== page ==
• Will it be a holistic, broad-based assessment investigating a wide range of reliability-and-maintenance-oriented areas, or will it focus on isolated business practices — planning and scheduling versus application of condition based monitoring?

Information gathering

Many assessments are time-consuming as plants host a team of assessors who capture information and conduct interviews over multiple weeks. Having participated in hundreds of assessments over the past 30 years, I recognize the value of being able to walk the plant, talk to site personnel directly, and search out the means to validate what I am seeing and hearing. Today, an opportunity exists to shift this paradigm. Electronic surveys and tools enable us to capture more information from a broader group of functions in a plant, while being less intrusive on their daily activities. Greater use of these tools enables us to decrease the “boots on the ground” time that is needed to verify accumulated data and ensure understanding and ownership over assessment findings.

Learning activities

Assessments should not just be about assessing, but also about learning. Electronic surveys can have white papers embedded that educate people in good practices. On-site assessment activities can be structured to include experiential interventions and targeted walkabouts with site personnel that allow them to co-evaluate with the assessor improvement opportunities in daily site activities such as planning and scheduling or root cause failure analysis meetings. Or they can participate in structured learning exercises built around unlocking hidden inventory, mapping business process flows, or evaluating cycle counting techniques. Regardless of whether an electronic tool is being used or not, an assessor can lead groups of people through group working sessions that not only allow them to identify their current performance levels but also impart to them an understanding of best practices and what they require.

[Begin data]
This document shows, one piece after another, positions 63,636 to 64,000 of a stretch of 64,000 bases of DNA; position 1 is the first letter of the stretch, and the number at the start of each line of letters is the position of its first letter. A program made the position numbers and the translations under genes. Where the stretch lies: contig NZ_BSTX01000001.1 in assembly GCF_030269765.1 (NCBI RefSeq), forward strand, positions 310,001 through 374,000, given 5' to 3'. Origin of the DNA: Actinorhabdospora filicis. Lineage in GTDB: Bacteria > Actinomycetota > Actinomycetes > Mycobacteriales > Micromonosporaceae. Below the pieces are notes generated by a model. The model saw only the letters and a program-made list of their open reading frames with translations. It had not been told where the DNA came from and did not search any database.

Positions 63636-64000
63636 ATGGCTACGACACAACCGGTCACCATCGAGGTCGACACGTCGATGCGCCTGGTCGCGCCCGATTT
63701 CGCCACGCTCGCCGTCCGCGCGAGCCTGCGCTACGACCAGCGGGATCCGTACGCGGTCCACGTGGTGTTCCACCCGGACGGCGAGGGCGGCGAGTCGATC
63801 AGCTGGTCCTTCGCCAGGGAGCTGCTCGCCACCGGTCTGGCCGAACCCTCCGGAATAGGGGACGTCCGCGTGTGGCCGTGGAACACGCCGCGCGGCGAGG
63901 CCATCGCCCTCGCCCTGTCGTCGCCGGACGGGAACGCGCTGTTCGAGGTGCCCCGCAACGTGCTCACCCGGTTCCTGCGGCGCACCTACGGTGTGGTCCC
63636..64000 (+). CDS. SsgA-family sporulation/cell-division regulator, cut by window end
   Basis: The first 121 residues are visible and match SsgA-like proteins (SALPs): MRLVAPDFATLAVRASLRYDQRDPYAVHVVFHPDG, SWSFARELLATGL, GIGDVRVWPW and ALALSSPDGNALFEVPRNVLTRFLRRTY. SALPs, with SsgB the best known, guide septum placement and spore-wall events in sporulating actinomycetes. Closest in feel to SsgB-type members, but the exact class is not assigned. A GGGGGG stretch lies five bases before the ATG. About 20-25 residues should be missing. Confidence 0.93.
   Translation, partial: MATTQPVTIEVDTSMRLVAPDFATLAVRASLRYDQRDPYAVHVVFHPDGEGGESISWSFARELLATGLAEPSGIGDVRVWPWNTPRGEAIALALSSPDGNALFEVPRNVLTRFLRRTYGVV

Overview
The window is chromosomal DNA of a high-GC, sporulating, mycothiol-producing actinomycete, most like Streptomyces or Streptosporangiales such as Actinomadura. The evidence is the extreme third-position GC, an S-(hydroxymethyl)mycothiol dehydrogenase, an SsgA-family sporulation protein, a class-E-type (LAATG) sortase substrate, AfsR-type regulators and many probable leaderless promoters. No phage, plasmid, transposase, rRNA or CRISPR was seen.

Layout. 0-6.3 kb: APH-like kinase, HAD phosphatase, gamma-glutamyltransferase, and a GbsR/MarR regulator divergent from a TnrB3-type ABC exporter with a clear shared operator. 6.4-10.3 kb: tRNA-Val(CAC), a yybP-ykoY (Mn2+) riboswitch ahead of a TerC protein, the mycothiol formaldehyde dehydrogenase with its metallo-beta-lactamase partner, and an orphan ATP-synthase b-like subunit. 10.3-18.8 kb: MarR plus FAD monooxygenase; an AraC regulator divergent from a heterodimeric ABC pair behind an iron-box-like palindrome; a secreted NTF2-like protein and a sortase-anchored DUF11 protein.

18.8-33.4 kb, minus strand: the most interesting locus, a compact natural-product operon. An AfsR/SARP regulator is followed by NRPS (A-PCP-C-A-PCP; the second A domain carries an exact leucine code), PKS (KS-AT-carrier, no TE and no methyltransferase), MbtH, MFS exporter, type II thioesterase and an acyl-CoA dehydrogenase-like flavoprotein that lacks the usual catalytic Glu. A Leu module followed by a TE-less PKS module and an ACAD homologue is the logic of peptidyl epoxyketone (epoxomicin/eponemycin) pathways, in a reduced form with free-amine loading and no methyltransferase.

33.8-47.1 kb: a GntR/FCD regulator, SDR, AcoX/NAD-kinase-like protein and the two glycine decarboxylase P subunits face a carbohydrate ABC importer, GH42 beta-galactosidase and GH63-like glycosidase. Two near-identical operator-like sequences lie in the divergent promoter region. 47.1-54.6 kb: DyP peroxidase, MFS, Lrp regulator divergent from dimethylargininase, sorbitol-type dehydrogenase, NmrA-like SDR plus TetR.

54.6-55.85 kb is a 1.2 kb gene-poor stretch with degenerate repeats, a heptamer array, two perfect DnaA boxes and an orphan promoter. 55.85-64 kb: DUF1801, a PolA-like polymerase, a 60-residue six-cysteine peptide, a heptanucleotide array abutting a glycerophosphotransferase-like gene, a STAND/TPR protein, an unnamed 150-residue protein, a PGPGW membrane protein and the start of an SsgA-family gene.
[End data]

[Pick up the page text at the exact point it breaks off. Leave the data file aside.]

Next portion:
Accountability

lead andy ginderAndy Ginder is principal at Allied Reliability Group. Contact him at gindera@alliedreliability.com.

Without accountability assigned to key corporate and site personnel, few changes of substance will result from the assessment. Although there should be some sort of quarterly follow-up with the site to ensure that improvement plans are being executed, annual reassessments should be performed. Every second and third year, the assessment may be less intensive in nature, honing in on those areas that were identified as most urgent in the initial assessment. Periodically, every 3-5 years, an in-depth assessment should be conducted to ensure all areas are still meeting expectations.

Moving forward

This article touches on six high-level items you should consider regarding assessments. Many additional items need to be considered, but this should provide a starting point to ensure your assessment achieves the highest level of success.